Many individuals in Chicago and all around America receiving long term disability insurance benefits wonder what happens after they have been approved for Social Security disability benefits. If you have applied for long term disability from your employer sponsored disability plan, the insurer probably told you that you need to apply for Social Security disability benefits. That is because under the terms of the insurance policy, once the insurer begins paying you, any benefits you obtain from the Social Security Administration will offset your insurance benefits dollar for dollar.
The first question people ask is whether or not they actually must apply for those Social Security benefits. The answer is usually yes. The insurance policies almost always require, as a condition for receiving long term disability insurance benefits, that you apply for Social Security disability benefits, and proceed through all levels of appeal of any denial. The next question people ask is why the insurer says they need to give the past due Social Security benefits to the insurer. If the long term disability insurer began paying you first, and the policy provides for the offset, the insurer is owed those previous overpayments. The final question people ask is what can the insurer do to recover that overpayment.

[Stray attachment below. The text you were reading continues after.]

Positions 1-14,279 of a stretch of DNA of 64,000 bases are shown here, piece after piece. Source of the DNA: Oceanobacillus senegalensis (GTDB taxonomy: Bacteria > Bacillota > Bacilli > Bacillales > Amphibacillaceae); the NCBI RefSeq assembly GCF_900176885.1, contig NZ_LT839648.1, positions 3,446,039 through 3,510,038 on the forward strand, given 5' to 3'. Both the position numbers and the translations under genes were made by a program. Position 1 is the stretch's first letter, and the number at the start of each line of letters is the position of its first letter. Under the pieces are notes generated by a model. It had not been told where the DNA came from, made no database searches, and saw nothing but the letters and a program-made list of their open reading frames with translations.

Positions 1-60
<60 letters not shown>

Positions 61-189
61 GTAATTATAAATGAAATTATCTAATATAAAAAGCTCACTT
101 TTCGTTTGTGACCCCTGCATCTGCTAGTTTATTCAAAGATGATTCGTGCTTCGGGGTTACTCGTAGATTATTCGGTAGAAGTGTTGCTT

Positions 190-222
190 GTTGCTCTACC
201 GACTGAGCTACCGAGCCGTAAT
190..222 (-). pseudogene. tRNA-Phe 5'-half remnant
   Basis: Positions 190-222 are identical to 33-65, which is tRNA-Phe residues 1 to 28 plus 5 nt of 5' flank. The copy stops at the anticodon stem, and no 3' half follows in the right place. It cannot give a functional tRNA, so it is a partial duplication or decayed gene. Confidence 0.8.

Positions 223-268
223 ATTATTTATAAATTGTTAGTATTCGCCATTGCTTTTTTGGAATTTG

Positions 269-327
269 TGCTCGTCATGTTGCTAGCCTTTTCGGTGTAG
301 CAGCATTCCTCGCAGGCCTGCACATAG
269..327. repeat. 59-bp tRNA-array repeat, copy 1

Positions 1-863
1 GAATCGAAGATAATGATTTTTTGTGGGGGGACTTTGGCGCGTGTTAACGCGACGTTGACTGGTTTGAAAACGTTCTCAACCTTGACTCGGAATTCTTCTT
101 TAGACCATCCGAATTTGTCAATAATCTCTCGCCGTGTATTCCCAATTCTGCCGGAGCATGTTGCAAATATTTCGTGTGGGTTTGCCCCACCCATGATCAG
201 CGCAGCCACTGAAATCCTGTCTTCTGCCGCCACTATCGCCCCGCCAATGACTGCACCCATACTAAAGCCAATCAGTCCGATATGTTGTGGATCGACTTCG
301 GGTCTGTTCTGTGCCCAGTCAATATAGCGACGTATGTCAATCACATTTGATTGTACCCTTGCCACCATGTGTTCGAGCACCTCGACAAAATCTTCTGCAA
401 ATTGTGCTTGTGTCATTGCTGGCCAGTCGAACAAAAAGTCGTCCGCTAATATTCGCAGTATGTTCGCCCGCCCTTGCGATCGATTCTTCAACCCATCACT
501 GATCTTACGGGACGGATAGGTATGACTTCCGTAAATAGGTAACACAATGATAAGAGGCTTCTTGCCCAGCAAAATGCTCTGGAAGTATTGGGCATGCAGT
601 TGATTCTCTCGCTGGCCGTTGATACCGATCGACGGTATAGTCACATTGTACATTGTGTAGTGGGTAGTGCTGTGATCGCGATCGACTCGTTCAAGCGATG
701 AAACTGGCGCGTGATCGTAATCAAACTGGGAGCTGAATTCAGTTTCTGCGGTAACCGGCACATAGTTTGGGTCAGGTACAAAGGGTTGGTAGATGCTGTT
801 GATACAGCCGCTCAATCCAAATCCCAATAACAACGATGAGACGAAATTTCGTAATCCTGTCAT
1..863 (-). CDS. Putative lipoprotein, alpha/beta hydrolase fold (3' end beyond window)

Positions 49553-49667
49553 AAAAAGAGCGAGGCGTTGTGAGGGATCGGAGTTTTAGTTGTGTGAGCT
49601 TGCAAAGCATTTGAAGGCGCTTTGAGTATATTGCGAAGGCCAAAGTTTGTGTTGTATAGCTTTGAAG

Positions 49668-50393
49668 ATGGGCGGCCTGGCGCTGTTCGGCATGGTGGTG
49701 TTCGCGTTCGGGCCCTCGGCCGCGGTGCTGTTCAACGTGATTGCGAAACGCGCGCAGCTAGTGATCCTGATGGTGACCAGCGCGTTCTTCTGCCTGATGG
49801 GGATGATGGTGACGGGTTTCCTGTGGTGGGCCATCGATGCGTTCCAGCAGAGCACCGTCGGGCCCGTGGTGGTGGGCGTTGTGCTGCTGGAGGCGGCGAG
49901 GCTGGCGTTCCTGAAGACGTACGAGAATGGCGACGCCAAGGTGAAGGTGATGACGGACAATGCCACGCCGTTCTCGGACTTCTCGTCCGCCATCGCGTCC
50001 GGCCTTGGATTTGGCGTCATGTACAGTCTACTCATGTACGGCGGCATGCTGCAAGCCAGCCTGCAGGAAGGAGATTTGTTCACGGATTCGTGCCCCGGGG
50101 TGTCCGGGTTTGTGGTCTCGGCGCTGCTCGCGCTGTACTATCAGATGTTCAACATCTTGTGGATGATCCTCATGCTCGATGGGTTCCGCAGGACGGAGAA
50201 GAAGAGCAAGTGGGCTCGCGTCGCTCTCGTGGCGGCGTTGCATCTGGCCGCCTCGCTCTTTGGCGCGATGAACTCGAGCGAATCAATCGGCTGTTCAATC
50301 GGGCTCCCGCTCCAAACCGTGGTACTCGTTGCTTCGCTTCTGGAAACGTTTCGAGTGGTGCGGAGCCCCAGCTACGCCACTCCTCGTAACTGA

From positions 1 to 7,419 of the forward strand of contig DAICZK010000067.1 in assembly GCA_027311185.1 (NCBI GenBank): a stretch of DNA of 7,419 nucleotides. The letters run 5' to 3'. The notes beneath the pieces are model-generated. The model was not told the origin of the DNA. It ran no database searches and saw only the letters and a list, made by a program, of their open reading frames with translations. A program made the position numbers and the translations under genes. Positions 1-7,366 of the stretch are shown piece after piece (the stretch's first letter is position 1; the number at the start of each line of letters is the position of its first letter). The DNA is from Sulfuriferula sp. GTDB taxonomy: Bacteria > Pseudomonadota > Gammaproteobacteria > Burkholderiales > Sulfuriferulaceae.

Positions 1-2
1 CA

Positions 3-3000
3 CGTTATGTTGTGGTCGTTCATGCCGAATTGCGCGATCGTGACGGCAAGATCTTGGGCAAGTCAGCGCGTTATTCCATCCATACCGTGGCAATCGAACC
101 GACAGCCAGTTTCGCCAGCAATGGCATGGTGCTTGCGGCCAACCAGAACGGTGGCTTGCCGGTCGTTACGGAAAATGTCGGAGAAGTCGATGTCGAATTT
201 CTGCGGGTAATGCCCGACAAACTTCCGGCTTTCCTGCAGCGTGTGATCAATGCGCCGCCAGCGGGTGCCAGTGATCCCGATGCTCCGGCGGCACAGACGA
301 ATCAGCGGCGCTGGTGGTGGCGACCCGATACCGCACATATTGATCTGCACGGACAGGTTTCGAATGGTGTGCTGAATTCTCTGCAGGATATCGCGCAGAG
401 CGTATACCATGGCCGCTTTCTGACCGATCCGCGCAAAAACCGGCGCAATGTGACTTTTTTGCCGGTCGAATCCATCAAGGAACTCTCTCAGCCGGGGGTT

According to a recent case, Bilyeu v. Morgan Stanley Long Term Disability Plan, 683 F.3d 1083 (9th Cir. June 20, 2012), the insurer essentially had no recourse unless it was continuing to pay the claimant the benefits. The court prevented the insurer from being able to sue for the actual Social Security disability proceeds. However, the insurer would have been able to withhold future long term disability payments. The plan’s insurer, First Unum Life Insurance Company, terminated the benefit payments, though, so it was not able to enforce its purported right to the Social Security overpayment. Caution, though, that other courts have reached different decisions.
If you have questions about what you need to do when seeking or receiving long term disability insurance, contact an ERISA lawyer.